Indoor only or Indoor/Outdoor?  The most important thing is a happy cat!

Cats who never had access to the outside, don’t know the freedom of outdoors. It is questionable whether they actually miss anything. One thing is clear, indoor only cats can be very happy. Indeed, they would, at least initially, be quite fearful if they were suddenly given the freedom of the Great Outdoors. Cat owners living in urban environments or near busy roads should keep their cats indoors. Statistics shows that the life expectancy of indoor only cats is double that of cats having access to the outside.

High perches and windows with a view

If you keep indoor only cats, you must make sure that you provide an environment enabling the cat to follow its natural hunting instinct says Dr. Rolf Spangenberg. This means opportunities to climb, hide and ambush. Equally important is a comfy place to sleep and sunny place to rest and watch, like a cushion placed on a window sill. Essential for our indoor cats is the daily fitness training and plenty of human affection. In the daily play and cuddle sessions the cats will quickly let us know their likes and dislikes. Rolf Spangenberg recommends getting two cats from the start, if you are away for most of the day. “They can entertain each other during the day, but this is no substitute for human affection. The cats will still need plenty of attention.”

Cats love to watch the world go by. The best place to do this is from a scratching post or cat tree with different levels. There are a wide variety or posts and trees available, with one to suit any size house or flat. A free-standing cat tree is easy to set up and just as easy to store later when puss is allowed outside again. One that is attached to the wall tolerates a bit more gymnastics and is ideal for energetic cats or if you want to keep more than one feline friend busy. You can also get ceiling-high cat trees that are bolted to the ceiling where puss can really climb to their heart’s content. If your cat eyes their new tree with scepticism, simply place a small treat on the first “level”. They will soon acquire a taste for it! You could also clear a window sill for a great cat lookout, just add something soft and fluffy to sit on, or mount an extra bed on the window sill. Give your cat something to smell and nibble such as a large, shallow container laid with lawn turf. Put a layer of soil under the lawn turf and it will quickly take root and can grow and thrive. A cushion cover filled with fresh hay smells great too.

Small Indoor Lawns

You can make your indoor cat really happy if you grow cat grass; a litter tray is ideal and the cat has his or her own patch of grass to eat or to lie on. If your apartment has a balcony, there is nothing to stop you from sunbathing together with your cat provided you have the balcony secured with suitable netting. Will outdoor cats ever get used to an indoor only lifestyle? This question cannot be answered generally. Some cats will have no problems adapting but others will continue to crave their lost freedom and will never get used to the cramped indoor conditions. A cat having enjoyed many years of ideal outdoor access will never be happy as an indoor only cat. If the owner is away at work during the day the bored cat, craving his or her accustomed freedom, will most likely express frustration in some way. One way is inappropriate urination. Or the cat becomes very aggressive venting his or her frustration on innocent furniture or leaving her graffiti on the wallpaper. Former outdoor cats are much less likely to accept a second cat. They often remain loners not tolerating other cats. If you find that your cat cannot adapt to the new indoor only circumstances try to find new and loving home for the animal – one where the cat has access to the outside. Otherwise the human-feline cohabitation becomes unbearable for all concerned.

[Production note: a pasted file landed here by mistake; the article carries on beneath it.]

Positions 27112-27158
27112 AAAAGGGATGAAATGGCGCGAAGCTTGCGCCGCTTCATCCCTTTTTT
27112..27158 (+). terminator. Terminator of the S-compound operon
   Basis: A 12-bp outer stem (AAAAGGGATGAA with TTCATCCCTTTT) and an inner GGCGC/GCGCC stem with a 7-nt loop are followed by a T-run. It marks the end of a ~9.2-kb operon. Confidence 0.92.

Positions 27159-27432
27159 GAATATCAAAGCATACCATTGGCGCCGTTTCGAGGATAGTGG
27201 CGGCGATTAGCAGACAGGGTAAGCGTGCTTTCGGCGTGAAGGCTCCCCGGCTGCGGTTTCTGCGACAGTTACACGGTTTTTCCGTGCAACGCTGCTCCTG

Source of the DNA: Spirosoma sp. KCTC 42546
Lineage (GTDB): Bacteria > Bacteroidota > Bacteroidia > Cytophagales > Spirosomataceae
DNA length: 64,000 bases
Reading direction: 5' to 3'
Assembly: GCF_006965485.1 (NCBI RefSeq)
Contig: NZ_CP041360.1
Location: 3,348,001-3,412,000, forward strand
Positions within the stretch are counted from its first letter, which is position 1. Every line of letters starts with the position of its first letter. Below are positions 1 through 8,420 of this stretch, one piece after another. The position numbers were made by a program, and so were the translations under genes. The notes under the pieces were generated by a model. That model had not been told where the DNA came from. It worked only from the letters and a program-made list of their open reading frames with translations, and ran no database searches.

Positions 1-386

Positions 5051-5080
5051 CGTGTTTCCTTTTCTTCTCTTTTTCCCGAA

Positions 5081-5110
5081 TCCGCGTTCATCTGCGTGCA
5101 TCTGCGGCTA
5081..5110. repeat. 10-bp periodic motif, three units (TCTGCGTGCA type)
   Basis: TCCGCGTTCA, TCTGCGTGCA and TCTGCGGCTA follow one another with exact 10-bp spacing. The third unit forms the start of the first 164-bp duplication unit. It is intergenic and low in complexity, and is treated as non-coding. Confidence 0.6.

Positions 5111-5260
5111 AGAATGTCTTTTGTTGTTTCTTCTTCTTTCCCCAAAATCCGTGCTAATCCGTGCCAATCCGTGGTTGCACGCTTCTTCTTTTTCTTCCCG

Confined to indoors at first

A long-time indoor cat will enjoy excursions in the Great Outdoors but after a move he or she needs to stay inside for 14 days followed by initially short trips outside under supervision. Also feed your cat when he or she returns giving the cat a good reason to come back home. Outdoor cats need to be vaccinated and wormed more frequently than indoor only cats ensuring they are protected from diseases and infections. If you allow your cats outdoor access you should be prepared for the occasional ‘present’ of a mouse or bird proudly presented as a gift to their two-legged friends. Please praise your cat lavishly; scolding or hysterics would be an inappropriate reaction. Outdoor cats should be micro chipped and registered. This greatly enhances the chance of reuniting a cat with the owner.

A quiet place

It is important to remember that almost all outdoor cats prefer to do their business outside. If they can’t do this anymore, the litter tray in your house or flat naturally becomes a much more important place. Ensure that this is always clean and filled with ample fresh litter. If your cat meows and wants to go outside, carry them to the litter tray and coax them. Encourage your pet by stroking them and take them to the litter tray time and time again, insisting gently if you need to. If you have several cats, provide at least two trays. You can use air fresheners and odour neutralising sprays to make their quiet place more attractive.

Occupational therapy

Cats like anything that smells, rolls or rustles, and cat toys are designed to do just this. Balls that can be filled with a bell and a treat, little bags stuffed with catnip or play rods with feathers – everything a feline could ever want. It is however important to show your cat how to play and encourage them! Alongside the right setup and toys, cats also need more love and attention from their owners to get used to their changed environment.

Call into your local store today to discuss your cat’s personal needs with our Maxi Zoo Pet Experts